[Viewpoint] Hard-line policies affect us, tooMalaria is transmitted through the bite of the female anopheles mosquito. The disease infects 300 million to 500 million people every year and kills at least 1 million. Scientists have concluded that King Tutankhamen, the boy pharaoh, died at the age of 19 in 1324 B.C. because of multiple disorders from malaria infection. The World Health Organization lists malaria as the most life-threatening disease among six tropical infectious diseases.
This disease has recently hit the northern part of Gyeonggi. As of last week, 286 malaria cases have been reported in 10 cities and districts in the area, up 30 percent from the same period a year ago. The mosquito-borne disease is usually active until September. Quarantine officials have categorized Paju, Yeoncheon and Dongducheon as hazardous zones and five other cities and districts as potential malaria-risk zones.
The northern Gyeonggi area, sharing the border with North Korea, is vulnerable to malaria because the mosquitoes with malaria parasites come from the North. Without vector controls in North Korea, our quarantine efforts are limited.
The spread of malaria had been expected because South Korea has stopped all North-bound shipments of aid, including pesticides and malaria drugs, as part of the sanctions against North Korea following its attack against the naval vessel Cheonan in March.
Health authorities warned in April about a possible breakout of malaria along the border regions. Although they saw the disease coming, nothing could be done about it.
On June 24, the Unification Ministry belatedly permitted a local civilian group to send quarantine aid to North Korea, but shipments have not taken place because of procedural difficulties. Even if the aid is delivered, it will be too late to contain the disease. Any action should have taken place before May.
If the Unification Ministry had seriously considered preventing the spread of malaria from the North, it should not have stopped at approving a delivery of local aid, but instead should have sought support from international groups. From 2001 to last year, the government had been shipping anti-malaria supplies to North Korea via the World Health Organization. This aid protects our people as much as it does North Koreans.
Malaria is not the only adverse result from severed ties with North Korea. The government announced on May 24 that it would cease all inter-Korean trade.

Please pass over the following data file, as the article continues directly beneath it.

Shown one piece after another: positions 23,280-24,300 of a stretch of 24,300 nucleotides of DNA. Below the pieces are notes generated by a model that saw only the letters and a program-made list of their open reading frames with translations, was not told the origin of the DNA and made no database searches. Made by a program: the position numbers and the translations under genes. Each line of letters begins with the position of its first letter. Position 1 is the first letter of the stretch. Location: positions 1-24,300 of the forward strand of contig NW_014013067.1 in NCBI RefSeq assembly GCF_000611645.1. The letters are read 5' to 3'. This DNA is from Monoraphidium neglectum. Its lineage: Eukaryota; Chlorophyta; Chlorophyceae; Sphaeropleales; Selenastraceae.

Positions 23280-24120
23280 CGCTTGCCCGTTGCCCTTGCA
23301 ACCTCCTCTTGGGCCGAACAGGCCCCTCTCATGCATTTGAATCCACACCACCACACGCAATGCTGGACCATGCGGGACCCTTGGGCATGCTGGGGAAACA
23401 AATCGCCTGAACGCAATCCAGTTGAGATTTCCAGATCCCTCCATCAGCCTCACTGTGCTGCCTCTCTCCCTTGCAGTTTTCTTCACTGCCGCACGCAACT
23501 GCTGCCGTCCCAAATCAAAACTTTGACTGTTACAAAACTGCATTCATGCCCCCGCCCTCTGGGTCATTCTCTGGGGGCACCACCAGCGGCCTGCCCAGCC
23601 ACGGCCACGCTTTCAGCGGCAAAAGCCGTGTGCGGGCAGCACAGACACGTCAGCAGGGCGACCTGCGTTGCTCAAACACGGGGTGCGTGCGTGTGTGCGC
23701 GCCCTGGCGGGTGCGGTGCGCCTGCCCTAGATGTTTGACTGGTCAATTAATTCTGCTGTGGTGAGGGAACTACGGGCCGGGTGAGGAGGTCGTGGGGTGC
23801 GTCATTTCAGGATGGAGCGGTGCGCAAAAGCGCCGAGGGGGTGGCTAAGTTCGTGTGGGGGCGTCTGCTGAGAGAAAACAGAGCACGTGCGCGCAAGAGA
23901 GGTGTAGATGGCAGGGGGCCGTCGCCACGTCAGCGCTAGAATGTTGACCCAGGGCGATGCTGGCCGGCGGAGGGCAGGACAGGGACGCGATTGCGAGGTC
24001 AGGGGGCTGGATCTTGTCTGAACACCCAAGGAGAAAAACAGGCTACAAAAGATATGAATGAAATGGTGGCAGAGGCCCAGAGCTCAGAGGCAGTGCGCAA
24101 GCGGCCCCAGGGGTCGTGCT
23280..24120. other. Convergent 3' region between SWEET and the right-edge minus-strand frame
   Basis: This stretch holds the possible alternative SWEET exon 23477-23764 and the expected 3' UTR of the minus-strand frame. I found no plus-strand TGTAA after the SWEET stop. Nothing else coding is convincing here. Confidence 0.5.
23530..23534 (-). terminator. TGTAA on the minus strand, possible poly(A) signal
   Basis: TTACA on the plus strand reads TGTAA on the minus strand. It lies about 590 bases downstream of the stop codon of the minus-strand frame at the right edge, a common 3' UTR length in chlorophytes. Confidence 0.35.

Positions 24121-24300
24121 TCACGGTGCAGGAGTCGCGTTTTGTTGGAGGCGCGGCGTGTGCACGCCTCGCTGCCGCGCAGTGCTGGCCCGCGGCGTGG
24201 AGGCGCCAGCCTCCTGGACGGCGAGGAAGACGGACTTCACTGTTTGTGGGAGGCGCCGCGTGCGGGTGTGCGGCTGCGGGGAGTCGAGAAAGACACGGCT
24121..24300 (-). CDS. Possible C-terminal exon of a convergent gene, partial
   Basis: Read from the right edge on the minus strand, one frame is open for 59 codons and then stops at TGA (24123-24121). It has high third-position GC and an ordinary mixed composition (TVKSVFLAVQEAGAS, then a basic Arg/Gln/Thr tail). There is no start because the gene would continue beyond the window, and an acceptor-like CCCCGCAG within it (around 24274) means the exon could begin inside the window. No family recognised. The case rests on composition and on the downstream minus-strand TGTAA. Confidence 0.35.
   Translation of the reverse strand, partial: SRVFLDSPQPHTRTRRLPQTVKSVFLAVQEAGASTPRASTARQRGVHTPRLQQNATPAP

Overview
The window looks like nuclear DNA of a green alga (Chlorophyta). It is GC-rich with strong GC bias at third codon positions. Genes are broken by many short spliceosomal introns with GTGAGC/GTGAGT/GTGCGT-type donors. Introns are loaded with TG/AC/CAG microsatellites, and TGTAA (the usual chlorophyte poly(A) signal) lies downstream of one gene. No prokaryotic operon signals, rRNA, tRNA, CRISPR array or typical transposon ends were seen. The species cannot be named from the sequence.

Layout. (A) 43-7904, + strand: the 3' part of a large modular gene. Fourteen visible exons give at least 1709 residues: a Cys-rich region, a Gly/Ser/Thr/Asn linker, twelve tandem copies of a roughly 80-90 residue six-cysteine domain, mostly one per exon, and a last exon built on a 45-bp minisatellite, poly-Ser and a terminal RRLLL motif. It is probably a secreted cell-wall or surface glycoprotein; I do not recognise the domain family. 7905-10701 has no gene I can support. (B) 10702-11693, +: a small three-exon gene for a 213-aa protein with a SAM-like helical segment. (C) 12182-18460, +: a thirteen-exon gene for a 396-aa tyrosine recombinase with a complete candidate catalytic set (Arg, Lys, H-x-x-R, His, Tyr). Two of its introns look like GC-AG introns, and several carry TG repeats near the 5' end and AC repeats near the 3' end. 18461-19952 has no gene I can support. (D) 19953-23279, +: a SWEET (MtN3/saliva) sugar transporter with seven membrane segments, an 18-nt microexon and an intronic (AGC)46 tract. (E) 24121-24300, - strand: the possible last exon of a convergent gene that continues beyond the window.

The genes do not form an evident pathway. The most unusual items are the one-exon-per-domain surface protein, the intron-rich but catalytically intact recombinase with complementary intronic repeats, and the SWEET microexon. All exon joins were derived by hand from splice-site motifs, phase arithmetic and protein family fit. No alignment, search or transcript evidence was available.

The measure, though understandable, dealt a heavy blow to 800 small- and mid-sized companies whose business primarily involves trade with North Korea. It was motivated by revenge and generated the same adverse fallout as that suffered by the people who have been infected by malaria from the North.
The tardy response to the problems created also proved of little help. The government on July 26 announced it will offer special aid loans to the Kaesong firms to save them from possible bankruptcy. The loans, though cheaper than regular corporate loans, will nonetheless have to be repaid and it may have come too late.
The May announcement of sanctions against North Korea should have included help to our companies to compensate for the damage from the trade sanctions.
A government with common sense should have thought of its own people first before taking such drastic action. It is incompetent if it failed to map out contingency plans in advance and negligent in its duties if it chose to ignore these steps.
It should not have cut the government’s administrative staff in half at the Kaesong Industrial Complex. If the government feared security problems for our citizens, it should have pulled everyone out. No one seemed to have thought of the operational difficulties that would result from staff shortages.
Additional actions in this area came too late. In July, authorities allowed an increase of 80 additional administrative staff, which still amounts to less than one official per company. The increase offers little relief, and only aggravates traders’ frustrations.
We obviously cannot let North Korea walk free after killing 46 of our young sailors. It must be held accountable in one way or another. But authorities should have taken our interests into consideration before taking action. A strategy blinded by spite is shortsighted and irresponsible.
Authorities must consider ways to ease sanctions on North Korea in order to lessen damage to our side. North Korea should pay the price, but it must not come at the expense of our own people and companies.
The three ministers that proposed the May actions against North Korea have all been kept in Sunday’s sweeping cabinet reshuffle, suggesting the government is not ready to seek an exit from its current policy on North Korea. But it must remember that its hard-line policies are not only tormenting North Koreans.
*Translation by the JoongAng Daily staff.
The writer is a professor of North Korean studies at Ewha Womans University.
By Cho Dong-ho